• Sep 27th, 2009 @ 9:32am

    Re: Re: How Is This Sustainable Though?

    Except you're missing something extremely important here: The filmmaking industry is already a "maybe pay" industry.
    The entire business relies on whether people want to see the movie or not.

    But in that sense, every industry is a "maybe pay" industry. The entire computer software business relies on whether people want to use the program or not. The entire soft drink business relies on whether people want to consume soda or not.

    The point I am making is that this model takes previously-monetized groups of people and removes them from the picture entirely, namely: casual moviegoers and people didn't like the movie.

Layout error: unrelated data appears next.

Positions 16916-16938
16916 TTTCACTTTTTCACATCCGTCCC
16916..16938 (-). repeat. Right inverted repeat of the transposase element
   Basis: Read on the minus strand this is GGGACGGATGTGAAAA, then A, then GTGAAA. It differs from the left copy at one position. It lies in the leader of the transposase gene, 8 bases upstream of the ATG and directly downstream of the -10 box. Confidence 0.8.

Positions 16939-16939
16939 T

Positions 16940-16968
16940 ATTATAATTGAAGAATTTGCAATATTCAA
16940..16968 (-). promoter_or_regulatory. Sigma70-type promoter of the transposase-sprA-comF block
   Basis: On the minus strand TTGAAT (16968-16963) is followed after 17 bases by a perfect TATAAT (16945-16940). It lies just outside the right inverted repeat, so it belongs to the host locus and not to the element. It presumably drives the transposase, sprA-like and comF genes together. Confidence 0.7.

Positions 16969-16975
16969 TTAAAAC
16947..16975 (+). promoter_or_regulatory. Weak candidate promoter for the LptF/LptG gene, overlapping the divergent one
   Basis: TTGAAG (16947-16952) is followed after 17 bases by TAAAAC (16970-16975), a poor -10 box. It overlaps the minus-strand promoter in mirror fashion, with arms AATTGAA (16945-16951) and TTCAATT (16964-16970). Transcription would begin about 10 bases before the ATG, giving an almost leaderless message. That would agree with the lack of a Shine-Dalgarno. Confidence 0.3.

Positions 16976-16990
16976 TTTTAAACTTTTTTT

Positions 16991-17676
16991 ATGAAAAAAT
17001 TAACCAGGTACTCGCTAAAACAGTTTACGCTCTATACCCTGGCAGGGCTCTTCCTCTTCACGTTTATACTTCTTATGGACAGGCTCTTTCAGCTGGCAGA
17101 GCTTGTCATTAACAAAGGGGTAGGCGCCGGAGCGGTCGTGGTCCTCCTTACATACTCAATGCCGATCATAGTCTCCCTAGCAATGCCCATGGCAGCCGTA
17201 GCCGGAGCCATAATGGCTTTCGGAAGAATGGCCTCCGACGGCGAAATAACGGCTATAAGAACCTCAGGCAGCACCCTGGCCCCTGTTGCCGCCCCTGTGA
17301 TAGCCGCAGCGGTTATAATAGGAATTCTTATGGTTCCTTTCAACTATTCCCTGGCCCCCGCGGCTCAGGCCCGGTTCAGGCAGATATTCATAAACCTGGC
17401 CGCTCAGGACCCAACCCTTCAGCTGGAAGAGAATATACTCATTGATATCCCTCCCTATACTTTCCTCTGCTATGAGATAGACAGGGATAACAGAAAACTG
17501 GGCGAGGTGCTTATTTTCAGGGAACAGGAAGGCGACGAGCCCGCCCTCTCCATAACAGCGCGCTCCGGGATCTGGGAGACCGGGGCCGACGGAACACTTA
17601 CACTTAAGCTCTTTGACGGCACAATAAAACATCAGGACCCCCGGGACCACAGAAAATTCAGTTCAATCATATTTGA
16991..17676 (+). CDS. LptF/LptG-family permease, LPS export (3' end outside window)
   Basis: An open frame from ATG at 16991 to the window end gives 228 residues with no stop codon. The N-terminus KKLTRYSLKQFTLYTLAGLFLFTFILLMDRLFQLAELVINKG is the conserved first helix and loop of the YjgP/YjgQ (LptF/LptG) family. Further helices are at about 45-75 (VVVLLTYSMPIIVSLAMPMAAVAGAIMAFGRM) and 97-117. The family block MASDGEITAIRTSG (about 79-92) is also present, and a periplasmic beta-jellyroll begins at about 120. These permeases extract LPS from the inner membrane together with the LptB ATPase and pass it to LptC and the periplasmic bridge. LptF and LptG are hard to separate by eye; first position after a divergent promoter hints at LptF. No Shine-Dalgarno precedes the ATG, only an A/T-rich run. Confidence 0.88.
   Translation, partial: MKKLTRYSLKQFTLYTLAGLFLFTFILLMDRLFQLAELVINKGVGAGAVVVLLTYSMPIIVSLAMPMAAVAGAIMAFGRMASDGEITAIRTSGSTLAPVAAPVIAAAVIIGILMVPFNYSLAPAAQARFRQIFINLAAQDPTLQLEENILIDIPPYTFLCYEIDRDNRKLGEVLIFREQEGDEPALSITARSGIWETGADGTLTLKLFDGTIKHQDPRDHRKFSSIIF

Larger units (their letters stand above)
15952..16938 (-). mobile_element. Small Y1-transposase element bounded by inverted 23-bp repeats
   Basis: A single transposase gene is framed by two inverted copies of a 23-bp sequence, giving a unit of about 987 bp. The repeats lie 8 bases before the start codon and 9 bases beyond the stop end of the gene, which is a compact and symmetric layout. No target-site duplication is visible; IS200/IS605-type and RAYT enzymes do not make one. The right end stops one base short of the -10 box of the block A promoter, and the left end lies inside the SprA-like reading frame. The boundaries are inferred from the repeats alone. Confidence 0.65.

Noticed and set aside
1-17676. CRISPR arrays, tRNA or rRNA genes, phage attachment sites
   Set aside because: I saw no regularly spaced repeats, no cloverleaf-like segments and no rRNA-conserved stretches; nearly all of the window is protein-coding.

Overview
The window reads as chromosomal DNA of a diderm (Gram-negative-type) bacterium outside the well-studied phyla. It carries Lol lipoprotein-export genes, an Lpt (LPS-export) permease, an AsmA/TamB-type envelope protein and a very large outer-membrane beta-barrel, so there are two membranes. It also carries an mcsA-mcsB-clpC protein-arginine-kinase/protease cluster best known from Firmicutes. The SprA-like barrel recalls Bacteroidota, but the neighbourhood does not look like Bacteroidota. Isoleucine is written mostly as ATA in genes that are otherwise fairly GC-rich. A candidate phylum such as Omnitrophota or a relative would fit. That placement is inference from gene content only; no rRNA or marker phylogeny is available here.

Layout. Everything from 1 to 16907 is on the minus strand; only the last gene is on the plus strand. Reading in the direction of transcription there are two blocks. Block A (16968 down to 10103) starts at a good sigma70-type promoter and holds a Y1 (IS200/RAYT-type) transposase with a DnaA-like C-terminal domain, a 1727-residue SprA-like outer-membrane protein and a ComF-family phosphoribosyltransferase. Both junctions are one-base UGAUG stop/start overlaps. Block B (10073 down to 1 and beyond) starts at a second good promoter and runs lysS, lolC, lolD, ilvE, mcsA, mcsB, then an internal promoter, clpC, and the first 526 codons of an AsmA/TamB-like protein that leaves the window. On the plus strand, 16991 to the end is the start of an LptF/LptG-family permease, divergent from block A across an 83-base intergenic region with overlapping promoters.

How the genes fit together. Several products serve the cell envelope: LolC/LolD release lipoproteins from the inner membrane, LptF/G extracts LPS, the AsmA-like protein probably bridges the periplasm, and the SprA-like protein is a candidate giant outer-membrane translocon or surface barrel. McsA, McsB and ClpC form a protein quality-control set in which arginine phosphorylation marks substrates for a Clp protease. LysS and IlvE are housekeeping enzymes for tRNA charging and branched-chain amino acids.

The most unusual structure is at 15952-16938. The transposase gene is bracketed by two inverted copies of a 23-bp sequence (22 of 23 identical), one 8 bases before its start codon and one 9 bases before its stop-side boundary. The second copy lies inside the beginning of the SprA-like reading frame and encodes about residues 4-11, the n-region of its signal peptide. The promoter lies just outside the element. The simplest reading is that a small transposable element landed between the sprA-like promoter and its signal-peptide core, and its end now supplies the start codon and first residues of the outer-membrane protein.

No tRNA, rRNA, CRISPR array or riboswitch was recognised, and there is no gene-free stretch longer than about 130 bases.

The current model works roughly in this fashion:

    1. Preview of the film, entices you to see it (advertising)
    2. Seeing the film (monetization)
    3. Opinion
      • Positive (monetization+)
      • Neutral (no change)
      • Negative (no change)

    This model, however, would work something like this:

    1. Preview of the film, entices you to see it (advertising)
    2. Seeing the film (advertising)
    3. Opinion
      • Positive (monetization)
      • Neutral (no change)
      • Negative (no change)

    Again, I can maybe see this working with the reduced cost of production/distribution using an all-digital workflow (something the industry has been slow to embrace), but two other things also have to happen: